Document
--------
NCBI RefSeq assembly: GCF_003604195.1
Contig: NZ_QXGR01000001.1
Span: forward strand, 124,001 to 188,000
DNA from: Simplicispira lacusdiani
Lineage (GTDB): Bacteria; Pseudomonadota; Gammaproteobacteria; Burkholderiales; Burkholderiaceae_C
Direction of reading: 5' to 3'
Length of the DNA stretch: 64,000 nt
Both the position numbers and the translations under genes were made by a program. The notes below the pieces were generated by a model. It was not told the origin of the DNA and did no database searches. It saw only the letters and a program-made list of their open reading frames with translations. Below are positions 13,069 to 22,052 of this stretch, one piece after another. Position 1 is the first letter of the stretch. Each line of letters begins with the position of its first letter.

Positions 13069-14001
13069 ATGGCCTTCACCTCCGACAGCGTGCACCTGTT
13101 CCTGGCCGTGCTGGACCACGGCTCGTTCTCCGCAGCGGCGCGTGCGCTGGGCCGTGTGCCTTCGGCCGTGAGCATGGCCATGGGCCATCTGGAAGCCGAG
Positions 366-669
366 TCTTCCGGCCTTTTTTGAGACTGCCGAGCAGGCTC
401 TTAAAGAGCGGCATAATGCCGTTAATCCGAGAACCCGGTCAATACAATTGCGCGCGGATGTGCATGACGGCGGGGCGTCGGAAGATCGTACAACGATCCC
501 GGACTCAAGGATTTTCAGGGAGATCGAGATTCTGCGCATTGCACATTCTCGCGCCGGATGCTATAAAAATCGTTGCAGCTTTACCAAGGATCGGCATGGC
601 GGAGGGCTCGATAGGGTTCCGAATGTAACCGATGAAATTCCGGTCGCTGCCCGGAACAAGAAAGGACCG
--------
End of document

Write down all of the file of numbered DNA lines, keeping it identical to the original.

NCBI RefSeq assembly: GCF_003604195.1
Contig: NZ_QXGR01000001.1
Span: forward strand, 124,001 to 188,000
DNA from: Simplicispira lacusdiani
Lineage (GTDB): Bacteria; Pseudomonadota; Gammaproteobacteria; Burkholderiales; Burkholderiaceae_C
Direction of reading: 5' to 3'
Length of the DNA stretch: 64,000 nt
Both the position numbers and the translations under genes were made by a program. The notes below the pieces were generated by a model. It was not told the origin of the DNA and did no database searches. It saw only the letters and a program-made list of their open reading frames with translations. Below are positions 13,069 to 22,052 of this stretch, one piece after another. Position 1 is the first letter of the stretch. Each line of letters begins with the position of its first letter.

Positions 13069-14001
13069 ATGGCCTTCACCTCCGACAGCGTGCACCTGTT
13101 CCTGGCCGTGCTGGACCACGGCTCGTTCTCCGCAGCGGCGCGTGCGCTGGGCCGTGTGCCTTCGGCCGTGAGCATGGCCATGGGCCATCTGGAAGCCGAG
Positions 366-669
366 TCTTCCGGCCTTTTTTGAGACTGCCGAGCAGGCTC
401 TTAAAGAGCGGCATAATGCCGTTAATCCGAGAACCCGGTCAATACAATTGCGCGCGGATGTGCATGACGGCGGGGCGTCGGAAGATCGTACAACGATCCC
501 GGACTCAAGGATTTTCAGGGAGATCGAGATTCTGCGCATTGCACATTCTCGCGCCGGATGCTATAAAAATCGTTGCAGCTTTACCAAGGATCGGCATGGC
601 GGAGGGCTCGATAGGGTTCCGAATGTAACCGATGAAATTCCGGTCGCTGCCCGGAACAAGAAAGGACCG